Unionist argument is Too Poor

The publication of the Scottish White Paper on independence has resulted in a little bit of discussion in Wales. Not much, and not of the highest standard, I must admit, but a little bit is better than nothing.

The interesting thing is that the Unionist response in both Scotland and Wales hasn't really been one that defends the Union; it has been one that attacks Scotland and Wales. A case in point is the comment by Mal Humphreys (Mumph) in yesterday's Wales on Sunday "we don't have the calibre of politicians in Wales".

The most common argument aimed at putting Wales down is the economic argument. Wales is too poor to go it alone; Wales is too dependent on English money. This is factually incorrect, degrades Wales and is actually an argument that undermines the Union.

It is factually incorrect, because although Wales is the poorest of the four constituent countries of the UK, the UK is a very, very rich country so even its poorer areas are relatively rich. As Penddu pointed out on the Welsh Independence blog last week, even if Wales GDP remained at its current level of 80% of the current UK average then Wales would still be the 12th richest country in Europe and the 26th richest in the World. The fact that Wales is continuously the poorest country in the Union is in itself proof that the economic argument is a fallacy. The Union has made us poorer than the rest of the UK and will keep us poorer than the rest of UK. The only way for Wales to become richer is by us taking control of our own economy for our own benefit.

The economic argument degrades Wales by saying that our role in the Union is to milk it. Any decent union involves give and take, but this Unionist argument claims that Wales should take all and give nothing, an argument that I find morally offensive. If the best vision for the future of Wales that Unionist politicians can offer us is for us to continue as the jolly beggers of Britain, then perhaps Mumph is right in his assessment of the calibre of our politicians. But if that is their vision of Wales' future in the Union I want no part in it.

The economic argument that Wales is dependent on English handouts is actually harmful to the future of the Union. It may appeal to the ignorant and fearful in Wales, but it isn't going to appeal to the people of England, who are themselves now asking what has the Union got to offer England? And they are finding the answer Sod all except scrounging Celts! Because that is what the Unionists in Scotland and Wales have been telling us is the Union Dividend for years.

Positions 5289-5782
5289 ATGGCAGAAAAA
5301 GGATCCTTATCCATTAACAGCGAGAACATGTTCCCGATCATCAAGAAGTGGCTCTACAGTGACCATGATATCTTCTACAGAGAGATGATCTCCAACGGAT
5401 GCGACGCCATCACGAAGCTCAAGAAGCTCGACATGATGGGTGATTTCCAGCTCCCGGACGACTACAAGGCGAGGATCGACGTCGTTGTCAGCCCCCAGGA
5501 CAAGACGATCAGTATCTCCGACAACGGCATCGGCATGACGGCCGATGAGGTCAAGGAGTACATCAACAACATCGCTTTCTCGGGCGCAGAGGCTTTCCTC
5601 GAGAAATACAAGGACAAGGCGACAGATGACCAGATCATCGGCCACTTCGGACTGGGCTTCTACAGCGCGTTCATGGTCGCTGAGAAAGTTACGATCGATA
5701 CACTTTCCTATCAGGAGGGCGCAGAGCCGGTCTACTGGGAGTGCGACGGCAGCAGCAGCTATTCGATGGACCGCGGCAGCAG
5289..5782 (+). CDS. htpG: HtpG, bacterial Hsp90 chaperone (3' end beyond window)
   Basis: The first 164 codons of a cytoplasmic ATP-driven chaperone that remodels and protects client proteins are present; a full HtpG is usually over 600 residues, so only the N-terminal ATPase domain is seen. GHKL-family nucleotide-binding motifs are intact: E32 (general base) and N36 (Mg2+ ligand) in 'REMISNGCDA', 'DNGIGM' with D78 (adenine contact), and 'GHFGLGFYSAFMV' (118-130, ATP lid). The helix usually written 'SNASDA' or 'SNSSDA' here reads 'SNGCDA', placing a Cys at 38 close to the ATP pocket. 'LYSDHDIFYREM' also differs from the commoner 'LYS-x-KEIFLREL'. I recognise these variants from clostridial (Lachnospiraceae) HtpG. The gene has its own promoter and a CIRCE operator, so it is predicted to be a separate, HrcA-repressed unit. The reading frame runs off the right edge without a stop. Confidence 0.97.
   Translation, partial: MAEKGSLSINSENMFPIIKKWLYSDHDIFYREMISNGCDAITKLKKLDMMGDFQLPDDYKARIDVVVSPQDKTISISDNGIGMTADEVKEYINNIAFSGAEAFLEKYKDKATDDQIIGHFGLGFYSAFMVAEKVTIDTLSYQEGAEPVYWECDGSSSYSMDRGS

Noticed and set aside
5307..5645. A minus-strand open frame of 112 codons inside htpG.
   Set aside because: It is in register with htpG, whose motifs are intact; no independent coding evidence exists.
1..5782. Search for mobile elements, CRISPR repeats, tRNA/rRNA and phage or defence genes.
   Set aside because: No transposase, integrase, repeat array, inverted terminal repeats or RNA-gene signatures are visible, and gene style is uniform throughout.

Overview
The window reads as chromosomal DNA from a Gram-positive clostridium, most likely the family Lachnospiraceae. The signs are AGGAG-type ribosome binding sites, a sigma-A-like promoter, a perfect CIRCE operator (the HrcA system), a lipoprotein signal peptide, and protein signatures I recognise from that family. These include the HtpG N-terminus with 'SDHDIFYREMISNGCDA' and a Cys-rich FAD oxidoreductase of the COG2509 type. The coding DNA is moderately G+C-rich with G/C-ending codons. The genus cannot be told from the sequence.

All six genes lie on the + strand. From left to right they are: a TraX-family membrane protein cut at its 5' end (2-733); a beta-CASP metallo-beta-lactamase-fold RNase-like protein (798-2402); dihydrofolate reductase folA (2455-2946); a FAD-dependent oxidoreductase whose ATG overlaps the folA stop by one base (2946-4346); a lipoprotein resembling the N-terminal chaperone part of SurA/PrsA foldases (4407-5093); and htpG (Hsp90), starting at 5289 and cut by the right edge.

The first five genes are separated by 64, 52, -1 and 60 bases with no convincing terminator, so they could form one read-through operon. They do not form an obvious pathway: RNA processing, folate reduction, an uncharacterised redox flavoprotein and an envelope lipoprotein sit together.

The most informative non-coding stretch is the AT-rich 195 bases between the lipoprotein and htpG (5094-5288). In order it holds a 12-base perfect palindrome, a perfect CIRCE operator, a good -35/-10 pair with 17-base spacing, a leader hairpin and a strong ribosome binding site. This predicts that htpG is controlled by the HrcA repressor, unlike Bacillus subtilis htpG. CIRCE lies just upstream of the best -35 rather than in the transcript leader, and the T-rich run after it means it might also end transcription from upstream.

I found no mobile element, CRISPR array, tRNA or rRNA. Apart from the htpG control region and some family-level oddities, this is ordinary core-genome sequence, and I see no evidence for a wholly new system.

As the Scottish process continues, the debate in Wales and England is also going to intensify. Unionists are going to have to find much more persuasive arguments than they have offered thus far. The problem is, of course, that when they try to think of them they are always at a loss to find any, because the only conclusion that anybody who thinks about the amalgamation of Wales and England can really come up with is that Wales was joined to England in medieval times for medieval reasons. Those reasons no longer exist in the 21st centaury, so the best way forward is for our two countries to agree to an amicable separation.

Wales on Sunday adds to independence debate
Welsh Independence
Alan in Dyfed


  1. "Britishness...is a political synonym for Englishness which extends English culture over the Scots, the Welsh, and the Irish" - Gwynfor Evans

    We need to celebrate Glyndwr Day Sept. 15th, and give it prominence. I will do this on my blog and suggest others do the same, in a concerted effort.

  2. ERRATUM - Glydwr Day = 16th Sept.


  3. I'm an Unionist (beginning to wonder why) and a Labour Party member, and I understand that the Union will not last the test of time.

    All I really want is for those idiots (especially Labour idiots) in Cardiff Bay to work at making Wales better through seeking greater autonomy and using their powers to develop the Nation and her institutions.

    MOF - While reading your post and had a little revelation when I read that one of the Unionist arguments was that so Wales could milk the Union. Your completely right and just glad that I have considered the same argument from another perspective.

    I must add that the Nationalists arguments often put people off the idea of independence and that a transition from a UK region to an autonomous region to an independent sovereign state will not be easy.

  4. Perhaps we just don't see it as being of great relevance !?

  5. You are correct Martin, we don't view the Union as being of great relevance.